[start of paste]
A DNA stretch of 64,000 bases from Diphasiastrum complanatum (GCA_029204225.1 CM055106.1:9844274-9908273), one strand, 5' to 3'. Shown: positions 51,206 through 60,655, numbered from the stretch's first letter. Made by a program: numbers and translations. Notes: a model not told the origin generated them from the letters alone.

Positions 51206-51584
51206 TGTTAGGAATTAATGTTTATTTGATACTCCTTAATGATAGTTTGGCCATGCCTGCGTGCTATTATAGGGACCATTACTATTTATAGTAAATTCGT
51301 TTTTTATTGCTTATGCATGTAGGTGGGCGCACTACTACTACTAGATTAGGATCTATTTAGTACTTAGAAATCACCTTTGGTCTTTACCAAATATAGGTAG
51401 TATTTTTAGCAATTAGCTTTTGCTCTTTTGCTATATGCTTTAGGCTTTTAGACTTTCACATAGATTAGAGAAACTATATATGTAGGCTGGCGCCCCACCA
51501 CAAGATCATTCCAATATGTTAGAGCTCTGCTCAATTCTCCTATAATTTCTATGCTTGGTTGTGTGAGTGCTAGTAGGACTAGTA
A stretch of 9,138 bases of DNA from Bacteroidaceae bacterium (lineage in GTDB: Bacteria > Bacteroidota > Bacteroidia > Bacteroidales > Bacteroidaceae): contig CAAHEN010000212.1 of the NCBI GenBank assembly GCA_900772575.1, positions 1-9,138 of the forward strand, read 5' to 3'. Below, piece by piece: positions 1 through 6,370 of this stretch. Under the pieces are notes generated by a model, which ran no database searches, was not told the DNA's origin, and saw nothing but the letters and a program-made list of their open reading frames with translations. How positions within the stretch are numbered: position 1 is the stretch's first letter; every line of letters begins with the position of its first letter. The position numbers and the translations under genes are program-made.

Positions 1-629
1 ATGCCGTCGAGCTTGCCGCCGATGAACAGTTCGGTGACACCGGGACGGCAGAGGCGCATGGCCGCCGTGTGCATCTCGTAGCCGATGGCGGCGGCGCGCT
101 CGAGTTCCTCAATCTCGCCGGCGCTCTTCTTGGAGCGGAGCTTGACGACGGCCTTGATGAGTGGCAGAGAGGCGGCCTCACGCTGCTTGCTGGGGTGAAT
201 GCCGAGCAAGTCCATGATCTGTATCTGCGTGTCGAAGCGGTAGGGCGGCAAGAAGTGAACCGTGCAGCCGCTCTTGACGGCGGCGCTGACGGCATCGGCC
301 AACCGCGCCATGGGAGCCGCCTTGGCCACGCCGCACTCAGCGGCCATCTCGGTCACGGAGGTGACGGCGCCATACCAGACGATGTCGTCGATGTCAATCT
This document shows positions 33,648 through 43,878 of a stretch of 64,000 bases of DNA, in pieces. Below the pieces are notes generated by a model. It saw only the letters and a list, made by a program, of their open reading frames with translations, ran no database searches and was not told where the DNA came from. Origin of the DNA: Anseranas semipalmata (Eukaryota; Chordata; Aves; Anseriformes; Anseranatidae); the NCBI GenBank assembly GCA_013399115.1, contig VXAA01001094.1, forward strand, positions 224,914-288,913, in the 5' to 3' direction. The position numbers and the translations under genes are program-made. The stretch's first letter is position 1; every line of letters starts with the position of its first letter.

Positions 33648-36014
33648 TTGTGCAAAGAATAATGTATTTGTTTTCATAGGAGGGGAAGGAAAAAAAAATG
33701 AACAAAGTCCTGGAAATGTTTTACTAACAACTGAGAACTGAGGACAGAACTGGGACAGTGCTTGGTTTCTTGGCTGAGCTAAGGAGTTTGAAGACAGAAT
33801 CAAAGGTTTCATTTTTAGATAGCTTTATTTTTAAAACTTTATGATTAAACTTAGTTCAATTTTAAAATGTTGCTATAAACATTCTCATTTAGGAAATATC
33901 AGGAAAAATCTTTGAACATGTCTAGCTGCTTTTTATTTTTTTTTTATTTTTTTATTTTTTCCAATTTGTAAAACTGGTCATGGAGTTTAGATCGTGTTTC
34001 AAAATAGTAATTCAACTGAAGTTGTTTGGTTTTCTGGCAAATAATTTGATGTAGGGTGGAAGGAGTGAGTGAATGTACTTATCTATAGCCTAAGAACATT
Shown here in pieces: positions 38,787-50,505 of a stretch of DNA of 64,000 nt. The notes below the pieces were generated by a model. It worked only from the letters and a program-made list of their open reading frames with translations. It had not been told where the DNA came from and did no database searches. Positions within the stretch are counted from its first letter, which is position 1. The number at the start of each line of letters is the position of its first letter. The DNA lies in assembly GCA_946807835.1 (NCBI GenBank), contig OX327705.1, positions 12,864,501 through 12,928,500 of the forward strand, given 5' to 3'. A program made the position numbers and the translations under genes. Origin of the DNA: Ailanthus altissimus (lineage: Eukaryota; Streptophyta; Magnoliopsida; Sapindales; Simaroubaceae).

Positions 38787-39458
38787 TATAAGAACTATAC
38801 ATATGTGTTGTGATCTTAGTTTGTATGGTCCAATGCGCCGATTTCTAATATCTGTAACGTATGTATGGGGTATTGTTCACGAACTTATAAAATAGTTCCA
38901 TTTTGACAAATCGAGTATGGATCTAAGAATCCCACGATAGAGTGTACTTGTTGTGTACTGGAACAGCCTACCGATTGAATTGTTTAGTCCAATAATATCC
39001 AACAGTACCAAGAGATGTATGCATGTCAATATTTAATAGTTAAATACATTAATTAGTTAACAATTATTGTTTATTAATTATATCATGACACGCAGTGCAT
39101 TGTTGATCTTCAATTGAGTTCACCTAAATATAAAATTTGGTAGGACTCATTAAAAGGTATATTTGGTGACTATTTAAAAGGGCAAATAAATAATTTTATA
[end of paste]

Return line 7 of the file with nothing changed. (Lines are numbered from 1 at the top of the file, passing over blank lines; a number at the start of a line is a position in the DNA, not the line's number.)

A stretch of 9,138 bases of DNA from Bacteroidaceae bacterium (lineage in GTDB: Bacteria > Bacteroidota > Bacteroidia > Bacteroidales > Bacteroidaceae): contig CAAHEN010000212.1 of the NCBI GenBank assembly GCA_900772575.1, positions 1-9,138 of the forward strand, read 5' to 3'. Below, piece by piece: positions 1 through 6,370 of this stretch. Under the pieces are notes generated by a model, which ran no database searches, was not told the DNA's origin, and saw nothing but the letters and a program-made list of their open reading frames with translations. How positions within the stretch are numbered: position 1 is the stretch's first letter; every line of letters begins with the position of its first letter. The position numbers and the translations under genes are program-made.